It seems that many of us are going through many transitions these days. We have lost homes, lives and even a way of life that we are used to. Our futures look murky and scary. When we see that there might be rain in the forecast, we panic. When we wonder where we are going to live, we panic. When we wonder how we are going to rebuild, we panic. But, even in the midst of these transitions, we still need to be able to reflect on why we have been given the task of rebuilding this city we live in and the lives we had and, most importantly, determine if moving forward do we want our lives to be as they were or if we want them to be better.
Learning Through Transitions
Today, J-Vibe Online Publications had an interesting conversation with a gentleman who is from our Houston Jewish Community. He has seen and done so much in his lifetime, that we were awed and inspired by him. He was passionate and he was kind and although he didn’t suffer in the flood, when we were speaking, we spoke of major transitions in his life that paralleled what many of us are going through. What he has learned through his own life transitions are such amazing life lessons, that we thought they would inspire everyone.
1. When you are going through a major transition, you learn of a level of strength that you didn’t know that you had. All of you who have lost something in the flood, you have such strength. It takes strength and courage to wake up each morning and face the day, dealing with mucking out your homes, calling FEMA, dealing with insurance claims, putting your lives back together. Strength is not something that comes when it is not needed, but appears when there is a crisis, and you all have so much strength it is astounding.
2. When you are going through a major transition, you learn of your true friends. This gentleman learned who his true friends were by who remained by his side in support. For those that have been affected by the flood, you have all gained so many NEW true friends. These people were strangers and now they are true friends. They have given support, love, strength, hugs, manual labor, food, clothing and furniture. They have just stopped to ask if you are okay. You now have more friends in this lifetime than you can count.
3. When you are going through a major transition, you learn what your true priorities are in life. Yes, houses and personal belongings were lost. Pictures and personal momentos are no longer. Cars were flooded out and material possessions are now gone. But, look at what you have left. You have your family, you have each other and most importantly you have LIFE. You are alive. You are healthy. You are able to help others that truly can not help themselves. You are lucky.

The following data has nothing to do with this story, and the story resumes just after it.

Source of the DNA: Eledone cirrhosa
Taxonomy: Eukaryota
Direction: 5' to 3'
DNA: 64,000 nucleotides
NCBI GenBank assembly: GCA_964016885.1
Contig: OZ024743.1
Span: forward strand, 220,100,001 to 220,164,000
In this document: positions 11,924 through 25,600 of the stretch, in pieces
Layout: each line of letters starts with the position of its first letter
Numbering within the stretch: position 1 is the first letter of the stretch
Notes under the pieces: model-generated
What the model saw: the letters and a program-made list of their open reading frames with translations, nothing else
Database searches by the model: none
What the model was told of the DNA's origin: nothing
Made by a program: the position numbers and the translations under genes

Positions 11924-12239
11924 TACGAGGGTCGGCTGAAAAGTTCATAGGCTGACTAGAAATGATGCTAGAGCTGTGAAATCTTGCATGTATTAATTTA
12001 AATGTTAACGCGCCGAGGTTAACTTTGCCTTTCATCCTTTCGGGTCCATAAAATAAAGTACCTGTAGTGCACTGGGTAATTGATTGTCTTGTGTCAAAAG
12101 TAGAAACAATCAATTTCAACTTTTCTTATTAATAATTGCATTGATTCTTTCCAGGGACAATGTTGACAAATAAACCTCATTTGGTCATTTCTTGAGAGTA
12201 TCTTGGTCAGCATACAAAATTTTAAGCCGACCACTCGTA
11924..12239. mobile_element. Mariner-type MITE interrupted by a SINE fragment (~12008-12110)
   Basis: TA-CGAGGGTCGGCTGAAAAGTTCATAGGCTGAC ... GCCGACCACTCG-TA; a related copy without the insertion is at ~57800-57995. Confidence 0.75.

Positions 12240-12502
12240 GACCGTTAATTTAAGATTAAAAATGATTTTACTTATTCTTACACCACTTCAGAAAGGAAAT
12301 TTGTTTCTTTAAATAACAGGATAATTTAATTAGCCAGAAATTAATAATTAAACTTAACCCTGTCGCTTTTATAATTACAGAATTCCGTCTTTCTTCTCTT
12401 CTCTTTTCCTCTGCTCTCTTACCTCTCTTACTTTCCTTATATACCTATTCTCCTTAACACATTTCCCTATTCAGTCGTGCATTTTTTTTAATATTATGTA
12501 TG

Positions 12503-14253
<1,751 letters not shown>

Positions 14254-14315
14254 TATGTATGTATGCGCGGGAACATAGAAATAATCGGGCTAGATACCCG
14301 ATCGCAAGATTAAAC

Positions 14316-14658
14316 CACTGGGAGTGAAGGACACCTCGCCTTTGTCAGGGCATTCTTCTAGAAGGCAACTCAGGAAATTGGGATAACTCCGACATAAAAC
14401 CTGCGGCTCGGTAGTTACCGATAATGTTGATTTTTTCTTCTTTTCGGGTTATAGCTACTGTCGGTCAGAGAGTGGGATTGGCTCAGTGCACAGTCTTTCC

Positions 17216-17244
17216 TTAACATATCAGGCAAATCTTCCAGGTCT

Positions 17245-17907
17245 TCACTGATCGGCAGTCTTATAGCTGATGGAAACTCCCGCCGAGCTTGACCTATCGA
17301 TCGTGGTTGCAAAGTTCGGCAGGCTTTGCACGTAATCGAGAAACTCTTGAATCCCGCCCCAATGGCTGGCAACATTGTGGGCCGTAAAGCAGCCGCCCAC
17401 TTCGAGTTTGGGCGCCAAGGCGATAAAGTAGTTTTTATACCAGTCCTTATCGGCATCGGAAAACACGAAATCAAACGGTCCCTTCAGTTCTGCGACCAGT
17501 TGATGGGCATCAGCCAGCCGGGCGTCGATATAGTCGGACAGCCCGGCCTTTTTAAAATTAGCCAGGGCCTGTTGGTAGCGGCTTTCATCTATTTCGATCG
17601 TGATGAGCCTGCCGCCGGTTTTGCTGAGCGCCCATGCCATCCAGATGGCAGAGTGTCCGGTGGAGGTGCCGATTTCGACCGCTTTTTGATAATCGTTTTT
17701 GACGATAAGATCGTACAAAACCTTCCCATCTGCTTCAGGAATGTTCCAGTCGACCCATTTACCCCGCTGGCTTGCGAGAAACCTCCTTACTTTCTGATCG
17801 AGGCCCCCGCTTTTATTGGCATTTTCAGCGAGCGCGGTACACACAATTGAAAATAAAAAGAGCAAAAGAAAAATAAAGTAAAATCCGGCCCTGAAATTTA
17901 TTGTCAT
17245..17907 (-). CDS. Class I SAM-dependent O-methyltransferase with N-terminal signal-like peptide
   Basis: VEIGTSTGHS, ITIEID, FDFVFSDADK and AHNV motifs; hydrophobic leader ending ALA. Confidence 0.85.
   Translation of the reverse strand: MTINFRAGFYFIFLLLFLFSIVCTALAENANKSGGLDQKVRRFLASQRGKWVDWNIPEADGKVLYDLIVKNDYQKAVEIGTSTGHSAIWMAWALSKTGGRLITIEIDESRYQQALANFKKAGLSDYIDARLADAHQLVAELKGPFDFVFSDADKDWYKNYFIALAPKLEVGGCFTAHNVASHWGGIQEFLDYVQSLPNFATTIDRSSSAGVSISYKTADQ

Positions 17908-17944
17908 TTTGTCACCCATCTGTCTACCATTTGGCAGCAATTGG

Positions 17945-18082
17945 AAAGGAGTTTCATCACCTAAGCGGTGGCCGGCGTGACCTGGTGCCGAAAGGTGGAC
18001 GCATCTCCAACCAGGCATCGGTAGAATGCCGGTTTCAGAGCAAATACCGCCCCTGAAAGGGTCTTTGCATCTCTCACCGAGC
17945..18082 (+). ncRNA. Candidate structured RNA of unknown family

4. When you are going through a major transition, you learn that life is about helping people and making a difference. During this flood, it has been a disaster in every sense of the word, but at the same time, it has been a blessing. It has brought this city to its knees, but it has also brought us all together, where everybody is helping each other without thinking about what they can get out of it, but doing it blindly and without thought, because that is how you make a difference in this world. And, the people that were devastated by this flood, are turning around and helping others as well. It has turned into one beautiful circle of people helping people and coming together.
Reflection on the Disaster
This gentleman and I reflected at length on the past two weeks. We spoke about the need for an infrastructure that should be put in place as a long term solution and that resources needed to be available and ready if this every happens again. We reflected on why a disaster had to happen in order for this city to come together in the first place. This is a great city. In fact, I would dare say the GREATEST city, and a natural disaster should not be the thing that brings this city together. We need to stand together as a united front always. We reflected on the good works the agencies were doing here and where there might be room for improvement.
But, he summed up his reflections best by his one wish,
I wish our world was more sensitive and compassionate everyday and not only in times of need.